MTB suspension is a huge subject! I will follow up with more detailed information on increasingly complex subjects but for now check out the Basics descriptions below.
From sag to compression damping I will cover things to help you understand what riders are talking about when discussing MTB suspension. If you want some further reading then check out the post on MTB Suspension Setup to see how we make changes to your bike on coaching days.
If you have any questions or something doesn’t quite make sense then feel free to drop me a message. Facebook, Instagram, the enquiry form or via good old email on [email protected] are best.
Travel, is normally measured in millimetres but often referred to in inches (don’t ask why!). It’s distance a wheel moves as the suspension to which it’s attached compresses and extends.
Travel ranges from 80mm on a hardtail cross country (XC) race bike to 200mm on a downhill bike. The motion of travel is controlled by a suspension fork at the front wheel and a shock at the rear.
Sag is expressed as a percentage of overall travel. The amount the suspension compressed when you, the rider, stands on the bike.
For a given air pressure, a rider weighing 100kg may compress a bike’s suspension through 30% of it’s travel. On the same bike with the same air pressure a rider weighing 75kg may compress the suspension to 20% of it’s travel.
That’s why different riders, on different bikes with different riding styles run their sag at different percentages. As a general rule, sag shouldn’t exceed 30% or be less than 15%.
Stroke is the distance moving parts of a fork or shock move between fully extended and full compressed. In a fork this is the same as travel, a 1:1 ratio, so a 160mm travel fork also has a stroke of 160mm.
In a rear shock the stroke figure is a lot smaller but it’s multiplied by the frame’s leverage ratio. So a frame with a shock that has a 65mm stroke and 2:1 leverage ratio will have 130mm of travel.
An air spring is a volume of air sealed inside a chamber set to a specific pressure. Increasing the amount of air pumped into this chamber increases the pressure.
The more air within that chamber, the higher the pressure and the harder it is to compress for a given force.
A heavier rider will add more pressure to support their weight and a lighter rider will require less. Both riders need to find the happy medium, so their fork or shock can perform it’s compression and rebound duties effectively.
A Coil Spring is a more recognisable form of spring and performs exactly the same task as an air spring. Normally made from a steel or sometimes titanium alloy a coil spring is round bar wound to form the coils of a spring.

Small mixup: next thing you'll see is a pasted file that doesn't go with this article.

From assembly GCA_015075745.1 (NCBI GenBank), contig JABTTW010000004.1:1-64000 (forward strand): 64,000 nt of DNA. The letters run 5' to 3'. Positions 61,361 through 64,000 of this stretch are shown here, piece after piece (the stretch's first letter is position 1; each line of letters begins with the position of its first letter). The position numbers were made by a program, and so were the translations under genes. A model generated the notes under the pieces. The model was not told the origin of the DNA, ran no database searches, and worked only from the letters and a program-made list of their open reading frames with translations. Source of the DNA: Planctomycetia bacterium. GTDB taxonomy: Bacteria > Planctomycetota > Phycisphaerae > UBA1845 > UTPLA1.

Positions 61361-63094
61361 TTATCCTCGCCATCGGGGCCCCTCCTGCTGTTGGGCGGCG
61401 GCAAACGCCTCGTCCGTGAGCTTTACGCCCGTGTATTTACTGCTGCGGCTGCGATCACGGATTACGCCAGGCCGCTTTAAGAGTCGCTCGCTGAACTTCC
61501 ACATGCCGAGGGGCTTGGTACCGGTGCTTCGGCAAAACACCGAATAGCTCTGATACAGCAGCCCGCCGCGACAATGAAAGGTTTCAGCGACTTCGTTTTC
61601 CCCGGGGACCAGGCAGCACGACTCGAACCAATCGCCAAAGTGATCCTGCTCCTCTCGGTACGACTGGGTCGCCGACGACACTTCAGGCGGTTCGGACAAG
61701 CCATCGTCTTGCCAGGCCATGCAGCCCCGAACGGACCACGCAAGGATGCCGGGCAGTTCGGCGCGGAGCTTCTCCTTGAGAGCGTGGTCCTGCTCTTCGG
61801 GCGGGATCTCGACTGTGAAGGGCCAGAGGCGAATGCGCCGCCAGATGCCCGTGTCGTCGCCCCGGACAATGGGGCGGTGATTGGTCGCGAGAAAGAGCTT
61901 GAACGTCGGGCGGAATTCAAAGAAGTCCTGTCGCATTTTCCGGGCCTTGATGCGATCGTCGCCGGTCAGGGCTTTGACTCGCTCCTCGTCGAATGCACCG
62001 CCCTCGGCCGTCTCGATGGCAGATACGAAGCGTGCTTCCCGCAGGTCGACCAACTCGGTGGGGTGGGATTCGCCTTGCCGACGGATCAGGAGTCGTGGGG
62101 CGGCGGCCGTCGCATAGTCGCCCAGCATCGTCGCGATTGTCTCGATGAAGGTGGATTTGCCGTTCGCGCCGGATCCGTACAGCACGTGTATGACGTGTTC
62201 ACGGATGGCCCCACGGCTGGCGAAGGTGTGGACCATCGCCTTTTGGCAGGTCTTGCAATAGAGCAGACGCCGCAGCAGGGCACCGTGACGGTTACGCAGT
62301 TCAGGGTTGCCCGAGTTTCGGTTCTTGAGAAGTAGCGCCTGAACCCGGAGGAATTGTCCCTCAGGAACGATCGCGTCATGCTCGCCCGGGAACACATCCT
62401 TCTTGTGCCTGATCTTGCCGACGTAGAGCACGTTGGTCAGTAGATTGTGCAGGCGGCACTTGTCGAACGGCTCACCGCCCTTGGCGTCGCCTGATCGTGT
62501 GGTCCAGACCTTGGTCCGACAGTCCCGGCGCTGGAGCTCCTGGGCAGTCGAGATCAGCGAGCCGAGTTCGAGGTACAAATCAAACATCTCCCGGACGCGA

The diameter of the profile used to make the spring, the number of coils and material it’s made from define the rate of the spring.
Both air and coil springs have a spring rate, but they are defined differently in each case.
A coil spring rate is defined as the weight needed to compress that spring one inch. This is counted in pounds in MTB suspension and is (almost) exclusively linear.
Linear means that the same force is required throughout the compression of a spring to compress through it’s stroke, remember stroke?
An air spring works differently. As the air spring is compressed the volume of the chamber holding the air gets smaller. Less space for the air equals an increase in pressure. This makes compressing that spring PROGRESSIVELY harder through it’s stroke, so an air shock is progressive.
Compression Damping controls the downward compression part of the suspension stroke.
The speed of this compression is split into two kinds, high and low speed. It’s important to note that neither of these relate to the speed the bike is travelling.
They refer to the speed the suspension is moving and we’ll dive into this a little later!
Rebound Damping is the control of the upward rebound part of the suspension stroke.
The speed of this rebound is split into two kinds but more often that not rebound damping is only ever adjusted using the high speed.
The main function of rebound ramping is to adjust how quickly a fork or shock returns to it’s original position before starting another compression stroke.
Lock Out is a feature used in both forks and shocks. It’s there to inhibit suspension movement so energy goes into pushing pedals rather than forcing suspension to repeatedly compress.
Generally operated by a small lever either mounted on the handlebar and attached to the fork or shock via a cable or using a lever operated on the damper unit itself.
This system normally works on the Low Speed Compression damping circuit.